The Fiver | Sat there underachieving with a face on

Scott Murray
Their coat games aren’t up to much either. Photograph: Glyn Kirk/AFP/Getty Images

SO MUCH TO ANSWER FOR

What a coup it’s been for English football, and for the metropolitan borough of Manchester, to play host to Pep Guardiola and José Mourinho, two of the most famous managers in the world! There they’ve sat, all season, underachieving with a face on, while the Premier League title race has passed them by. And so the second Manchester derby of the 2016-17 league campaign isn’t quite the crucial showdown we’d all hoped for. Though it is sort of important, kind of. Who will get the upper hand in the chase for a precious berth in Big Cup next season, securing fourth spot, and maybe even third? Coo! That’s £175m and £150m well spent! And so much joy, verve and entertainment along the way. Well done, everyone.

It’s arguable that Pep has more to lose than José tonight. Mourinho has, after all, hoisted a couple of bits of tin in the air this season, a domestic cup like his predecessor Louis van Gaal and the Community Shield like David Moyes before that. Good, good. His side are also hot favourites to win Euro Vase, the big name in a small field also featuring Basingstoke Town, the reformed Bananarama, and Giles and Maureen from Surrey who thought they were entering a bridge tournament but filled out the wrong form. That’s a decent return by the standard of most clubs, especially as everyone’s conveniently forgetting pre-season expectations of freewheeling football, the title and concomitant stress-free qualification for Big Cup. But it’s easy to pick holes. Pep, by contrast, has nix. Po’ Pep’s a-cold!

Po’ Pep is guaranteed to end his first year at the Etihad empty handed, shivering, the first time he’ll have nothing to show for a season’s efforts in his entire nine-year management career. “Sometimes it has to happen and it happened this year,” he shrugs, kidding on he doesn’t care. “If I extend my career long, I’m sure there will be many years in the future it happens.” Music to City’s ears, no doubt, and it suddenly seems a long time ago when Guardiola’s side went to Old Trafford in September and gave United a footballing lesson, thrashing them by 9,274 passes to 17, domination which was eventually parlayed into a tight 2-1 win. With local bragging rights at stake tonight – Cor! That’s worth £325m of anyone’s money! - Pep’s paymasters will be desperately hoping for some more of that trademark Guardiola magic.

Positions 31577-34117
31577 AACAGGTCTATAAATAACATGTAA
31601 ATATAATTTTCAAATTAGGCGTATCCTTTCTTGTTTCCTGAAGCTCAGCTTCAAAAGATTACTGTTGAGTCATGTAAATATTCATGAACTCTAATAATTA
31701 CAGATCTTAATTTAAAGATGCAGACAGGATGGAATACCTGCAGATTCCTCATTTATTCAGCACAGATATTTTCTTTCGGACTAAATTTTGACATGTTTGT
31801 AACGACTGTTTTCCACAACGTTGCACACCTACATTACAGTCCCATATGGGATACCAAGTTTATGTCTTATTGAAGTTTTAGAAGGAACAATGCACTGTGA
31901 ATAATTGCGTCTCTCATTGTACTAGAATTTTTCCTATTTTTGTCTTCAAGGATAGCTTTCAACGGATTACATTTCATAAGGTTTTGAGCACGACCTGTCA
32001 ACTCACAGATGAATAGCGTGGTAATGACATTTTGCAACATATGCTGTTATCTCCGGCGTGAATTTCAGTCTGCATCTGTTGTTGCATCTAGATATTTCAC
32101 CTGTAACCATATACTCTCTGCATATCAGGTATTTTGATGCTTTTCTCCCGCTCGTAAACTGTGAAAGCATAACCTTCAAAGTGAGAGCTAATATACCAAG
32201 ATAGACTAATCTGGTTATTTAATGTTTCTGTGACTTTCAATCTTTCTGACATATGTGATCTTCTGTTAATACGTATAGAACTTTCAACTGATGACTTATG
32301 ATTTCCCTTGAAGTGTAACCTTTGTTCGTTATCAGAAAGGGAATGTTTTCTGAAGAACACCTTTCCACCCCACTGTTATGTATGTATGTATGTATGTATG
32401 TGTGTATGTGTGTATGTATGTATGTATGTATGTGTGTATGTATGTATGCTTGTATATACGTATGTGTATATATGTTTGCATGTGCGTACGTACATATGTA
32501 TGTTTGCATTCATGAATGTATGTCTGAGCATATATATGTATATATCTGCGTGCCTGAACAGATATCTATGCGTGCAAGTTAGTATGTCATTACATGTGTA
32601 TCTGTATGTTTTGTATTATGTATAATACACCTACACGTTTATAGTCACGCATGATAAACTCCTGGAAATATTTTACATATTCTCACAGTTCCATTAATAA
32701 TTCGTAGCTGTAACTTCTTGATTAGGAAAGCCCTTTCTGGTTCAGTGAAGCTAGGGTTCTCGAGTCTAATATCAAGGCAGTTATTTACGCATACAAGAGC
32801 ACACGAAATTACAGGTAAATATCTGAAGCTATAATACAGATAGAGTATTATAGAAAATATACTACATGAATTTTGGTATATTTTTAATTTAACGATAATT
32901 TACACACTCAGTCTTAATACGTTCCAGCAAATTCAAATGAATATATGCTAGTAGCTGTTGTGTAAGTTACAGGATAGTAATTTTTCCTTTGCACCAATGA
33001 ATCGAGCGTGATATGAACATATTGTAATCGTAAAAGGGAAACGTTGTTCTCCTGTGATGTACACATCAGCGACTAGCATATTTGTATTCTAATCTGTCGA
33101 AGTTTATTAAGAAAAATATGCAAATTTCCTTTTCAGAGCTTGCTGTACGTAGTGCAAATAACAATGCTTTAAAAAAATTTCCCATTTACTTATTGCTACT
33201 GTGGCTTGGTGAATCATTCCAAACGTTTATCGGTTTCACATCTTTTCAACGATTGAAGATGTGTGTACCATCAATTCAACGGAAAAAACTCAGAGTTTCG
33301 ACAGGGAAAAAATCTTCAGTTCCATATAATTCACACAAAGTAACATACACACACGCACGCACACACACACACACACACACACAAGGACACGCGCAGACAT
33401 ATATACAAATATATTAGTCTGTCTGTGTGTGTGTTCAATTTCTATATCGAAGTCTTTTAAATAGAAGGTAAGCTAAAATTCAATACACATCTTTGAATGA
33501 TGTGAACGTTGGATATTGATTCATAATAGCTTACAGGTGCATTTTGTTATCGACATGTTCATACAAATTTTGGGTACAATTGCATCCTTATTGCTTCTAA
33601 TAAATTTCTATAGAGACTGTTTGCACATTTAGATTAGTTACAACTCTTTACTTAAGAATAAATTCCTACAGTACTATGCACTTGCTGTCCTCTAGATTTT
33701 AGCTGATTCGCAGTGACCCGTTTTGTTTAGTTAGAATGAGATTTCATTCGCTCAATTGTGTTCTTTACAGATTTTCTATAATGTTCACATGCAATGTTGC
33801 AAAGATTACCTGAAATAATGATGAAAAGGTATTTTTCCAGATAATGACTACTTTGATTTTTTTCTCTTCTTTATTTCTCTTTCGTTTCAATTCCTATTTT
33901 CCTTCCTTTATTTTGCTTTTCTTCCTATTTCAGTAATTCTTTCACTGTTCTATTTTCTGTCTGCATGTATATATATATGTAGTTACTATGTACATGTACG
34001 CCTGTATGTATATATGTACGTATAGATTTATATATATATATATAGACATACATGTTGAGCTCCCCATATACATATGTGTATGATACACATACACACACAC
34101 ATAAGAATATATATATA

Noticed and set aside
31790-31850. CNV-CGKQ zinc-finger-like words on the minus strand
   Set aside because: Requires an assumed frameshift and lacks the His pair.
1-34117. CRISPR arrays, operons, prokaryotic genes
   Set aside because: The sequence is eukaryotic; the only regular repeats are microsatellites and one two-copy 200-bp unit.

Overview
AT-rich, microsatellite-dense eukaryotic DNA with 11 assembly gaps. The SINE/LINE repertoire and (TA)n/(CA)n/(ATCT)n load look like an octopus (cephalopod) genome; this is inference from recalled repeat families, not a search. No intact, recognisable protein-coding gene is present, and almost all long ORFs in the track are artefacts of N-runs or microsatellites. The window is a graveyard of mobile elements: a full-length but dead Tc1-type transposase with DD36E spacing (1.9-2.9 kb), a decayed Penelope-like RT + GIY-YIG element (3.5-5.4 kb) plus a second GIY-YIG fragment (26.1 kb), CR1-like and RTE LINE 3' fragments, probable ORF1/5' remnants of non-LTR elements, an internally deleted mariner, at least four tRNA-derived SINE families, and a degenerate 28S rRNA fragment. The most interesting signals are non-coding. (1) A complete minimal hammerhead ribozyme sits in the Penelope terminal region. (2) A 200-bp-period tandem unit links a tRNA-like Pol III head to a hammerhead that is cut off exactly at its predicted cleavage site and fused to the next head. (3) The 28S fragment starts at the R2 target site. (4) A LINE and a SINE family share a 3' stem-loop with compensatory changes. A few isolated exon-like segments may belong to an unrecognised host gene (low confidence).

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QUOTE OF THE DAY

“Tickets selling fast for our final game in the EFL – book now to avoid disappointment on the day!” – relegated Leyton Orient, ladies and gents.

Nope, you wouldn’t want fans to be disappointed. Photograph: Matthew Impey/REX/Shutterstock

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FIVER LETTERS

“So West Ham are suspected of having an outstanding tax bill? Why didn’t they simply Payet?” – R Reisman.

“Re: Big Sam’s boasts about out-thinking another foreign manager (yesterday’s Fiver). I get what you’re saying, of course, but isn’t Big Sam’s whole point that one needn’t think at all? That Arsène is over there prattling on about Jacques Lacan and creating space when all you need is some huff and puff, studs up, and one into the mixer? Unless Sam is thinking that by not thinking he is thinking more deeply, which makes him more of a footballing Heidegger than any of us could have guessed?” – Thad Brown.

“Of course it’s not Hatfield (letters passim). The norf/sarf divide is obviously to be found at Watford Gap Services, which curiously enough is in Northamptonshire, some 55 miles north of Harry the Hornet’s Hertfordshire home. Anyway, it’s a key point on the north/south isogloss (look it up on Wikipedia, that’s where I found it) which locates three signature differences of northern and southern spoken English, namely the foot-strut split, the bad-lad split, and the Bath vowel. Seems definitive to me” – Steve Allen.